Davide Trame



The wall of mountains.

Solid, stilled waves.

They stand out, crystal clear

in the early autumn sun,

you can think of a well-settled

widespread Buddha sitting,

the horizon corralled with his limbs and sinews.

A wall thick with the touches

of hanging oaks and copper beeches.

You feel what has always been in between

the blotches and shots of time,

the clamours, the hush, the forgetfulness.

But I’ve always crossed the road

with a smile from their eyes

that do not tower but descend

and bathe in the light.

The illusion of a streaming world,

in the lines of a streaming Buddha’s gaze,

never fails

to take solidity and weight

and get to a halt in quiet support.

I hang on then on the cliff’s teeth

in coppery brightness,

over the great illusion

of my sprawled plain.



This armchair is solid,

soft only on the surface,

it sustains you perfectly, you know,

thoughts trimmed into a steady sailing.

It’s hard to leave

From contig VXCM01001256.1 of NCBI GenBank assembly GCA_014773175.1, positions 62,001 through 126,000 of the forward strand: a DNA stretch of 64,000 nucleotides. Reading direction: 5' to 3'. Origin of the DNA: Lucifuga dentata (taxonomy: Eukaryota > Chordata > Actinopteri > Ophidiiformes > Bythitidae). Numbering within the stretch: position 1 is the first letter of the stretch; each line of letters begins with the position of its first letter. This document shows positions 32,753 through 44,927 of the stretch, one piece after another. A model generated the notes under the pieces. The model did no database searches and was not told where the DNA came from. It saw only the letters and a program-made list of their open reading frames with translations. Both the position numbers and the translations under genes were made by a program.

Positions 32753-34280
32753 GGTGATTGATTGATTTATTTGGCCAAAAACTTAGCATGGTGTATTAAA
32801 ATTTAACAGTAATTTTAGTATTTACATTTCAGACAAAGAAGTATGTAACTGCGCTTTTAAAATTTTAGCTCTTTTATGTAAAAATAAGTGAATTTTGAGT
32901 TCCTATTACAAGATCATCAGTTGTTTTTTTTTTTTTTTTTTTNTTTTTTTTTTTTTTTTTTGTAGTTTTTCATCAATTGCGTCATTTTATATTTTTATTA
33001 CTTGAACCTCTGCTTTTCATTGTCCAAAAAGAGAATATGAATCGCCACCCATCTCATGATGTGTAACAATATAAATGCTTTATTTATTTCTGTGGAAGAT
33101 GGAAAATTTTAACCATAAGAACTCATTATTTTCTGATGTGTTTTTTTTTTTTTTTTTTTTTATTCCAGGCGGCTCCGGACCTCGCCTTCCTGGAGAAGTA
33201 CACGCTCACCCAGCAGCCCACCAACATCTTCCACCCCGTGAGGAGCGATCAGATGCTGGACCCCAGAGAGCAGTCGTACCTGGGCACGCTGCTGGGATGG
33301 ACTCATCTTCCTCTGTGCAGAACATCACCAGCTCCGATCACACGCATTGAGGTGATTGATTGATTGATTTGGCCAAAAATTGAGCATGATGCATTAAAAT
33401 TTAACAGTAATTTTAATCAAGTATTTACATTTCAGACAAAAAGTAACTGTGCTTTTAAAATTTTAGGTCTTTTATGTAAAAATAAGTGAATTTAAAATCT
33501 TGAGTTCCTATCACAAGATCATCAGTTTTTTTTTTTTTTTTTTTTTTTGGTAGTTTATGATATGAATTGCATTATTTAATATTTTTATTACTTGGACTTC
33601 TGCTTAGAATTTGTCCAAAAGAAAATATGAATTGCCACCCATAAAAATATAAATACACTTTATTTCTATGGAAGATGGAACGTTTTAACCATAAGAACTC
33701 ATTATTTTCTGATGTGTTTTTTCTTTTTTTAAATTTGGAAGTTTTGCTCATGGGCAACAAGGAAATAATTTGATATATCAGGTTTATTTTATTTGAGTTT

after you have touched, just sitting,

such a certainty, your dog nesting

on your legs, her curved back adhering

to the crook of your arm, her breath

surfing on your skin, a gentle snoring

where skies and plains run,

the long ears sprawled

on your lap like a shawl.

Settled you are at last

and hooked

to the eyes of your own roots.

Sheltered in between

gravity and the coming stars.

Why move?



Davide Trame is an Italian teacher of English, born and living in Venice, writing poems exclusively in English since 1993.  His poems have been widely published, recently in Poetry New Zealand, New Contrast and Nimrod.